Date of Award

Spring 2016

Document Type

Dissertation

Degree Name

Doctor of Philosophy (PhD)

Department

Biological Sciences

Committee Director

Ian Bartol

Committee Member

Lisa Horth

Committee Member

Keny Carpenter

Committee Member

Sara Maxwell

Committee Member

Paul Krueger

Abstract

Multiple sensory modalities and a complex array of escape behaviors have evolved as components of anti-predator responses in squids. The goals of this study include: (1) examine the role of the lateral line analogue and vision in successful predator evasion; (2) measure kinematics of escape jetting; (3) document how chromatic patterning, posturing and inking in squid change in response to predators; and (4) investigate escape jet hydrodynamics of squid. Given that squids undergo considerable morphological, ecological, and behavioral changes throughout ontogeny, the goals above were all investigated across different life history stages. To test the respective roles of vision and the lateral line analogue, squid of different life stages were recorded in the presence of natural predators under light and dark conditions with their lateral line analogue intact and ablated via a pharmacological technique. Anti-predator behaviors of squid throughout ontogeny were studied in a series of predator-prey trials using high-speed videography. Additionally, the hydrodynamics and kinematics of high velocity escape jets in squid were examined using a combination of 2D/3D velocimetry. The lateral line analogue played a role in initiation of an escape response at the earliest life stages, and continued to contribute to successful evasion by aiding visual cues in juvenile/adult squid. Paralarvae relied heavily on stereotyped swimming behaviors and translucent coloration to avoid capture, while juvenile and adults used multiple cues associated with the predator’s approach to determine whether posturing or inking and escape jetting is the most suitable anti-predator behavior. Throughout ontogeny, squid produced two escape jet patterns: (1) escape jet I characterized by short rapid pulses resulting in vortex ring formation and (2) and escape jet II characterized by long high volume jets, often with a leading edge vortex ring. Paralarvae exhibited significantly higher propulsive efficiency (94.55%) than adult squid (87.71%) during jet ejection. These results indicate that all life stages of squid are well adapted for predator avoidance; they employ multiple sensory modalities for predator detection, use a variety of anti-predator behavioral responses, and utilize a highly efficient and flexible escape jet to maximize escape from predation.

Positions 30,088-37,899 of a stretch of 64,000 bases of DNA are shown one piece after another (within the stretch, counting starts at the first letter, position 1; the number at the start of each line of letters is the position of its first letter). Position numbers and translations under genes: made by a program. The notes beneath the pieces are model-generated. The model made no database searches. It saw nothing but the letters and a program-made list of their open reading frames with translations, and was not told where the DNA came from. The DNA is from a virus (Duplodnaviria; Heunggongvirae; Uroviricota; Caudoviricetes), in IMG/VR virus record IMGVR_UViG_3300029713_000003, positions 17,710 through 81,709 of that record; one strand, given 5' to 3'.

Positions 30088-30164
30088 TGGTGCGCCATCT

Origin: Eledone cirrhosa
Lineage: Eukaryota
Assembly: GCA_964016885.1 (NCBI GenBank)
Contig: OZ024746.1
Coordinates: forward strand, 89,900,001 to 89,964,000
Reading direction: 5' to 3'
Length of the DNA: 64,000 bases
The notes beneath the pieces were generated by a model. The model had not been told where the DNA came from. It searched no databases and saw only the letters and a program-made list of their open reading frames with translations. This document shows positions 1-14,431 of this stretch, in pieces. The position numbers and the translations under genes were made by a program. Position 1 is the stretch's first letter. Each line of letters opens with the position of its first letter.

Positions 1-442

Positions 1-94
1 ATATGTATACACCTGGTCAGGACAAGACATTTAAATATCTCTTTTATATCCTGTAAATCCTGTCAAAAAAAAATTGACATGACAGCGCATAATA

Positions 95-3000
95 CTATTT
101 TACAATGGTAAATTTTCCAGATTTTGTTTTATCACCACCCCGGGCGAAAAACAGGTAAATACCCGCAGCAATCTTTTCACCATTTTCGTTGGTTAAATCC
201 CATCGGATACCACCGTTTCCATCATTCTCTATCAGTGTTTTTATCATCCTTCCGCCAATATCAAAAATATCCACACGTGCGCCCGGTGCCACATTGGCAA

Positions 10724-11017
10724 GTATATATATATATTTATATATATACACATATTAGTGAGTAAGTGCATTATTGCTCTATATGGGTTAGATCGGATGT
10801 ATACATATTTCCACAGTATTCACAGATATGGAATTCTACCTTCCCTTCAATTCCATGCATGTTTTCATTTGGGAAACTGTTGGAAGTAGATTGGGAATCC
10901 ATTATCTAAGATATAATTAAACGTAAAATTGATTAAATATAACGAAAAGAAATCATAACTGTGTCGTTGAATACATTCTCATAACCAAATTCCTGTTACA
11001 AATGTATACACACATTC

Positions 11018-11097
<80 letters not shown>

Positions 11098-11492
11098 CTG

ISBN

9781339792590

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